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Sweeney: Lack of communication means destructive parenting

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As I watch a lot of my friends start to have kids, I wonder about how they will teach and help their children understand the world around them.

Katlin Sweeney

Katlin Sweeney

It’s the age-old question that our parents asked themselves and what some of us are already worrying about too: Am I raising my kids correctly? This simple fear fuels many of the choices that a lot of parents make, including how they decided to introduce transitional experiences to their children.

For some parents, just even talking about their child dating, staying out late, or trying out various substances makes them uncomfortable. So when it boils down to actually allowing us to have more time spent unsupervised out of the house, parents have a tough decision to make.

Everybody knows at least two people from the polar-opposite outcomes of these decisions: one that is overprotected and one that is given complete freedom. While most kids fall somewhere in the middle, those that are on the extreme sides of the spectrum tend to harbor complete disparities in behavior. This presents the question as to which method is actually plausible.

Now there is never going to be a one-fits-all type of answer for how parents should raise their kids. You always have to factor in extra characteristics of the family’s situation like race, class, gender, socioeconomic status, parental age, living circumstance, etc. But when you think about lifestyle logically, you realize that there are a few crucial mistakes made by some parents that we should try to avoid.

For example, the overprotective parents prevent their offspring from trying a lot before they move out or go to college. They may stop their child from dating, staying out late, or going out at night for fear of them getting into trouble. But the issue with this comes that, while yes, the child stays out of trouble, they don’t have ample time to experience any of life’s harsh realities before they leave the house and are left to their own vices.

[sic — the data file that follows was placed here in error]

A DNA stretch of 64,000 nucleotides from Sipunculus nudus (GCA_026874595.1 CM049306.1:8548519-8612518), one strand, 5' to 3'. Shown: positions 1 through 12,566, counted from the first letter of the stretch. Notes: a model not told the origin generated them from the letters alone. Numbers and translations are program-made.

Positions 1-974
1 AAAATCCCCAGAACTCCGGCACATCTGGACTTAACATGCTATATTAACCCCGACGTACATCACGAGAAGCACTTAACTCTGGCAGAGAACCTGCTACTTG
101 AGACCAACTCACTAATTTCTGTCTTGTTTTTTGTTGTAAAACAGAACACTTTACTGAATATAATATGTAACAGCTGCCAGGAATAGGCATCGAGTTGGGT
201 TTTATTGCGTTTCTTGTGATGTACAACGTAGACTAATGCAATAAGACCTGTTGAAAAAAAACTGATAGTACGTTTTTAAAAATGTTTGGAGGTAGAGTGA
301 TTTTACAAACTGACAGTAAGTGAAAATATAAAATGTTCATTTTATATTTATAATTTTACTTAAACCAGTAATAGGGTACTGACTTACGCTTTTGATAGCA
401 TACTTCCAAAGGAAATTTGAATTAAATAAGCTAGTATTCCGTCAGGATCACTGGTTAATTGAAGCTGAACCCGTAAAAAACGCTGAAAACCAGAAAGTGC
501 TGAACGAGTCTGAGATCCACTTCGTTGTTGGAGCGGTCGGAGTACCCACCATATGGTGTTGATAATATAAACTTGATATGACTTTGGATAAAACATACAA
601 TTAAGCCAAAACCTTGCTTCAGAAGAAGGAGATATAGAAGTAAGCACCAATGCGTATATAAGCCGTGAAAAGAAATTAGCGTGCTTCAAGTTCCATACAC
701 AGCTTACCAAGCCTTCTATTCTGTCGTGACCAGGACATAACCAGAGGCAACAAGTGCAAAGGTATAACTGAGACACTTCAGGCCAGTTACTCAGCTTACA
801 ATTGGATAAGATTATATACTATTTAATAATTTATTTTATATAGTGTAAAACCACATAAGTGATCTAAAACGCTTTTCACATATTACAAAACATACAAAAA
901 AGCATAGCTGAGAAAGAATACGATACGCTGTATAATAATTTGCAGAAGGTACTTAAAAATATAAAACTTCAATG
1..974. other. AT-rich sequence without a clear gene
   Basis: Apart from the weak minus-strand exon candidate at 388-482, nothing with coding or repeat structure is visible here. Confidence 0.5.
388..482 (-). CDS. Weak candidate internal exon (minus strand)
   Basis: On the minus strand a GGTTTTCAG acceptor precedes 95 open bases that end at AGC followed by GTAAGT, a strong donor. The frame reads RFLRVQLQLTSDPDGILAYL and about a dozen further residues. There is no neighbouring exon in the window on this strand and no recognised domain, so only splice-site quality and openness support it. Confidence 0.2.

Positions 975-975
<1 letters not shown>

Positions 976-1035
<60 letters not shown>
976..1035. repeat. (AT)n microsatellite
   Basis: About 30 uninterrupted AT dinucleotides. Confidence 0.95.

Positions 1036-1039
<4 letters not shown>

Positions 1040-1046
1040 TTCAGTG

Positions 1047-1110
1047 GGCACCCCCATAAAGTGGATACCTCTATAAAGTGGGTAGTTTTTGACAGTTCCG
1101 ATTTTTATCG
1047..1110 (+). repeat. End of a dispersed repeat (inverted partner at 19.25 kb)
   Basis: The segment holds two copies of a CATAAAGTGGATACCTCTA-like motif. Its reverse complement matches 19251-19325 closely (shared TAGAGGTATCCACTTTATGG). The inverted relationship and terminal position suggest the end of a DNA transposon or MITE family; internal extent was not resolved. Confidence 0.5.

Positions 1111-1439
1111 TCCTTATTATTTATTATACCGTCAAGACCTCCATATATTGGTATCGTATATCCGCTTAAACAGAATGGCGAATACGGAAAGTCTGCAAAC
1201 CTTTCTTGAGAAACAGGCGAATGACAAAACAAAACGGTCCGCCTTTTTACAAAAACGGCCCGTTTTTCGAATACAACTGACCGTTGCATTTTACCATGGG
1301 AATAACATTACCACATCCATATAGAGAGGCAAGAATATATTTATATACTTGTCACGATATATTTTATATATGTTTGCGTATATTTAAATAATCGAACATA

They also choose not to discuss much of the subjects that make them uncomfortable and assume that kids will just know right from wrong without much guidance. They place all stock into the idea that sheltering kids will not make them curious on what they have missed out on.

On the other hand, parents that bestow complete, unfiltered freedom on their kids are looking at the possibility of their child getting into trouble much earlier on. Traits like disrespect, disobedience, and disregard for the rules could be outcomes of the parents telling their kids to do whatever they please. In this case, some parents still choose not to discuss uncomfortable issues with their kids and the information is learned from friends. This could also result in kids being more consumed by their social life than on things like academics, which could turn around to hurt them in the long run.

Promoting isolation from all social activity is just as unhealthy as giving a kid no perimeters under which they must behave. While there are always exceptions to these rules, parents have to keep in mind that too severe of any parenting style can result in a lot of problems.

As many of us are starting to get into serious relationships, settling down, and having kids, it’s important to keep this concept in mind. Open communication, while sometimes uncomfortable, may be the biggest difference. You don’t necessarily have to tell your children that they can do whatever they want, but answering questions about the subjects you are more nervous they would explore on their own is key.

While there are good and bad aspects to sheltering and giving complete freedom to children, being open with your kids might be the quality that makes your relationship stronger.

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